He gets another telegram from his wife saying she’s flying out to join him but that decides him to return and he telegraphs her to that effect. One last day in Colombo, then by ship to Bombay, Karachi, past Aden and into the Med. Rome. Plane to Paris. The voices talk to him, wheedling and cajoling but he ignores them.

Finally Angel explains that it was all a scientific experiment which has gone badly wrong. When they get back to Blighty he will turn the box off and Pinfold will never hear from any of them again as long as he promises to tell no-one about the experiment, about his – Angel’s – role in it. But as the plane circles over London Pinfold refuses: he says Angel has behaved very badly and he is going to expose him.

He takes a car to the taxi where he and his wife always stay. It is all frightfully British. She has checked with a friend in the BBC and the Angel who came to interview at Lychpole has never been out of the country. She tells him they don’t exist. The voices he heard are only in his head. None of these people exist. And as she says it, Margaret agrees.

‘It’s perfectly true, darling,’ said Margaret. ‘I never had a brother or a sister-in-law, no father, no mother, nothing… I don’t exist, Gilbert. There isn’t any me, anywhere at all… but I do love you, Gilbert. I don’t exist but I do love… Goodbye… Love…’ and her voice too trailed away, sank to a whisper, a sigh, the rustle of a pillow; then was silent.

Pinfold tells his wife they’ve gone, and he knows, for certain, that they have, completely. She’d come to town with a view to getting him admitted to a nursing home. Now he says he just wants to go home. The pack bags, go to Paddington and catch the train home. He explains his sudden return to a few neighbours. Then spends whole evenings reliving the experience, telling his wife every detail, wondering about bits, for example why the attacks and criticism on him were so crude and generic when he himself knows much worse things he’s done.

It ends with him going to see the local doctor, not a very advanced thinker but in tune with Pinfold’s conservatism. He says it simply sounds like mixing the medicines did it. Has he stopped taking the grey pills? Yes. And have the voices stopped? Yes. Well, there you are then.

‘Those voices were pretty offensive, I suppose?’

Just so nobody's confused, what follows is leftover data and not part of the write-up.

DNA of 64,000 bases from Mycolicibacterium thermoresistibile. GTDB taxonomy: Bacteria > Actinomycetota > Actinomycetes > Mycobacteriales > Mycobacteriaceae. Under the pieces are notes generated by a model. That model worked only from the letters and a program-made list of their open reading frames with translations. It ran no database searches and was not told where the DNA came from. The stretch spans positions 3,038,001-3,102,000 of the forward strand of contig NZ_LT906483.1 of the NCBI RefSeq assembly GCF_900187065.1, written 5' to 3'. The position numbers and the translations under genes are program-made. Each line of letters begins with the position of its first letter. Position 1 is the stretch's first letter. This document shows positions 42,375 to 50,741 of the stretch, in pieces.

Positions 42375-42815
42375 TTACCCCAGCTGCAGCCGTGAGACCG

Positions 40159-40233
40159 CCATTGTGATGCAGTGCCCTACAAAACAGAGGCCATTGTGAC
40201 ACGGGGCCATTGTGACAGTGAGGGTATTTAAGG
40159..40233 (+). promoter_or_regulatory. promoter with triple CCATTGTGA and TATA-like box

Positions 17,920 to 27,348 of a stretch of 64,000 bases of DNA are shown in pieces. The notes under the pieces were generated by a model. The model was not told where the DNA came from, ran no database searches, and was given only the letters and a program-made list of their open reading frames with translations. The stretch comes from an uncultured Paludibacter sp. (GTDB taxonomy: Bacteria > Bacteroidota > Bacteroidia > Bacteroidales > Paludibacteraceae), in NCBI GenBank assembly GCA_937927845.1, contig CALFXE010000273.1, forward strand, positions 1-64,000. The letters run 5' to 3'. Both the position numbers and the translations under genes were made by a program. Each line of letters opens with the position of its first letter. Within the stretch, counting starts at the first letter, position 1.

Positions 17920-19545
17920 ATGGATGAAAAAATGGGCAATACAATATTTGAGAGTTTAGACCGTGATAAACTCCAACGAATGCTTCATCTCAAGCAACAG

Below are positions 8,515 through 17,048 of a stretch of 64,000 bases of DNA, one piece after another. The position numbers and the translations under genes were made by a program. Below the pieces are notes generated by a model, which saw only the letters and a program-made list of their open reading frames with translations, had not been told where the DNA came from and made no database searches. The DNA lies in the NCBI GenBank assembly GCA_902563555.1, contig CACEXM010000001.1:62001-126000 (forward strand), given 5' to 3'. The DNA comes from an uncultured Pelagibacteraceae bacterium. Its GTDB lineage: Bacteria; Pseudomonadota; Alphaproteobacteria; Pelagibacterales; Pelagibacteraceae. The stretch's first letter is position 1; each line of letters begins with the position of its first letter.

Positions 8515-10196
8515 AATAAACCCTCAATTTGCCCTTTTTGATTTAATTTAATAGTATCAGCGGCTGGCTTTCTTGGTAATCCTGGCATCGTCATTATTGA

‘Abominably. How did you know?’
‘They always are. Lots of people hear voices from time to time–nearly always offensive.’
‘You don’t think he ought to see a psychologist?’ asked Mrs. Pinfold.
‘He can if he likes, of course, but it sounds like a perfectly simple case of poisoning to me.’

Well, there you go. The voice of incurious English philistinism. It’s not much advanced on ‘then I woke up and it was all a dream’. Next day, after Mass, he settles himself in the library, spreads a new quire of foolscap before him and writes in his neat, steady hand the title of this book, The Ordeal of Gilbert Pinfold.

Thoughts

The auditory hallucinations are, apparently, closely based on what Waugh himself experienced.

It’s my (limited) understanding that psychotics often identify the problem with the latest gadgets or technology, through which they hear voices, often persecuting. Thus Pinfold for a long time thinking the voices he’s hearing are coming from the ship’s internal communications system which, in his delusions, he thinks, by a freak engineering accident, is audible in his cabin and at a certain place in the lounge.

Then he goes on to associate it more specifically with a new piece of technology accessed by Angel through his position at the BBC and brought with him aboard the ship. Or, later, being deployed against him from a distance. In other words the delusion of some kind of device being used to create the voices persists despite all the evidence to the contrary.

Slurs

Modern readers might bridle at the way some of his hallucinatory persecutors ‘accuse’ Pinfold of being a Jew or a homosexual. But at the time of writing casual antisemitism was still common in the kind of social circles Waugh frequented and homosexual acts were still a criminal offence. To be precise, the accusation that he’s Jewish is spoken not by him but by two foul-mouthed, angry hooligans threatening violence, And finally, these are only some of the accusations his unconscious hurls at him, which also include countless other insults as well (being a thief, abandoning his mother, being a snob, a fake, and so on), which are themselves only part of a florid array of scenarios (torture, murder, deflowering a virgin and so on) which his unconscious throw at him.

Aboard ship

One of the things which interests me most about Pinfold is the way it is set aboard a ship, on a cruise into the warm Mediterranean. It brings back all Waugh’s other descriptions of being aboard ship and sailing across the Med in Labels, Remote People, Black Mischief, Waugh in Abyssinia and Scoop. In all those books being aboard ship signified freedom and escape. But here the ship signifies the opposite, which is being trapped, ‘cabined and confined’.

But the setting aboard ship also solves a problem. If the episodes had happened at home it would have been pretty dull for the reader reading descriptions of his bedroom and landing and bathroom and so on. And his wife would have intervened in the first half hour to tell him it’s all nonsense and then send for a doctor.

So the setting aboard ship does at least four things.

  1. It is an unusual and exotic setting, unlike home.
  2. It means he doesn’t have the comforts of home, wife and doctor, who would damp down the incidents and stifle the narrative before it got started.